The destruction of Babylon is denounced by a beautiful selection of circumstances, in which her prosperous is contrasted with her adverse condition. She is represented as a tender and delicate female reduced to the work and abject condition of a slave, and bereaved of every consolation, 1-4. And that on account of her cruelty, particularly to God's people, her pride, voluptuousness, sorceries, and incantations, 5-11. The folly of these last practices elegantly exposed by the prophet, 12-15. It is worthy of observation that almost all the imagery of this chapter is applied in the book of the Revelation, (in nearly the same words,) to the antitype of the illustrious capital of the Chaldean empire, viz., Babylon the GREAT.
Notes on Chapter 47
Come down, and set in the dust-"Descend, and sit on the dust"
See Clarke on Isaiah 3:26. and on "Isa 52:2".
Take the millstones, and grind meal-"Take the mill, and grind corn"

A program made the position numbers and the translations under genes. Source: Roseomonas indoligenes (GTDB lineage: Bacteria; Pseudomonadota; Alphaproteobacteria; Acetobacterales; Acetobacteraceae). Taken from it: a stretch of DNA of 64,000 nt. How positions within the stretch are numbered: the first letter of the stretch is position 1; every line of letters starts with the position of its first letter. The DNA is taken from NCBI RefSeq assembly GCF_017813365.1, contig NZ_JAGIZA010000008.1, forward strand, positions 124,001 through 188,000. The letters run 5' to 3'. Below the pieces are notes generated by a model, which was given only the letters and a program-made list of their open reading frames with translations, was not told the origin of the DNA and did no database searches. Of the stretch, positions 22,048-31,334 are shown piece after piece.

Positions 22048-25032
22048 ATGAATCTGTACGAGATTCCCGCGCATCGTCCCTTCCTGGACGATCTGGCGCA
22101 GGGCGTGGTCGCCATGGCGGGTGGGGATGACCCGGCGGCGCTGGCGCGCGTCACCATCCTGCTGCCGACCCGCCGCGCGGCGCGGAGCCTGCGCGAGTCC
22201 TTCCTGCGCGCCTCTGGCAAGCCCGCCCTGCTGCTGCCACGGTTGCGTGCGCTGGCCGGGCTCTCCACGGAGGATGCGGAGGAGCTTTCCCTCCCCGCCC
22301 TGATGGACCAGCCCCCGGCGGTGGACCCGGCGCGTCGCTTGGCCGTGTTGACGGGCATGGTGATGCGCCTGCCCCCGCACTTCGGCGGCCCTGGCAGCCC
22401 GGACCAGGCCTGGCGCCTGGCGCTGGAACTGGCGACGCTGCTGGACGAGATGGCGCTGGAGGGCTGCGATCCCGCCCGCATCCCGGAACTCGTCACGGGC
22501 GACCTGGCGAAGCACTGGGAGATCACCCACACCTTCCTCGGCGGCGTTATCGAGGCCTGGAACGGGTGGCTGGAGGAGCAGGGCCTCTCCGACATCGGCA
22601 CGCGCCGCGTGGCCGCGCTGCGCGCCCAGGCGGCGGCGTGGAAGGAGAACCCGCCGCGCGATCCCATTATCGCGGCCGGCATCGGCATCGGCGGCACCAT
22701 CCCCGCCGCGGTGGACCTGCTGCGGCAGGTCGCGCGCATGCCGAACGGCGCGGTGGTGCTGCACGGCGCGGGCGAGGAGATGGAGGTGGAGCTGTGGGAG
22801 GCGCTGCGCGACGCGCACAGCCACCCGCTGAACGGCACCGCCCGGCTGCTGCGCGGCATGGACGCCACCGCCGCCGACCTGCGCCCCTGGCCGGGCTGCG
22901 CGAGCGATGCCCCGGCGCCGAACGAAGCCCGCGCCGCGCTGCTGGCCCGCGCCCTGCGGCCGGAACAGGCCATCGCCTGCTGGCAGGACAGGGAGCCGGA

It was the work of slaves to grind the corn. They used hand-mills: water-mills were not invented till a little before the time of Augustus, (see the Greek epigram of Antipater, which seems to celebrate it as a new invention, Anthol. Cephalae, 653;) wind-mills, not until long after. It was not only the work of slaves, but the hardest work; and often inflicted upon them as a severe punishment:-
Molendum in pistrino; vapulandum; habendae compedes. TERENT. Phorm. ii. 1. 19.
Hominem pistrino dignum. Id. Heaut. iii. 2. 19.
To grind in the mill, to be scourged, to be put in the stocks, were punishments for slaves. Hence a delinquent was said to be a man worthy of the mill. The tread-mill, now in use in England, is a revival of this ancient usage. But in the east grinding was the work of the female slaves. See Exodus 11:5;; 12:29, (in the version of the Septuagint; Matthew 24:41; Homer, Odyss. xx. 105-108. And it is the same to this day. "Women alone are employed to grind their corn;" Shaw's Algiers and Tunis, p. 287. "They are the female slaves, that are generally employed in the east at those hand-mills for grinding corn; it is extremely laborious, and esteemed the lowest employment in the house;" Sir J. Chardin, Harmer's Observ. i., p. 153. The words denote that state of captivity to which the Babylonians should be reduced.
Make bare the leg, uncover the thigh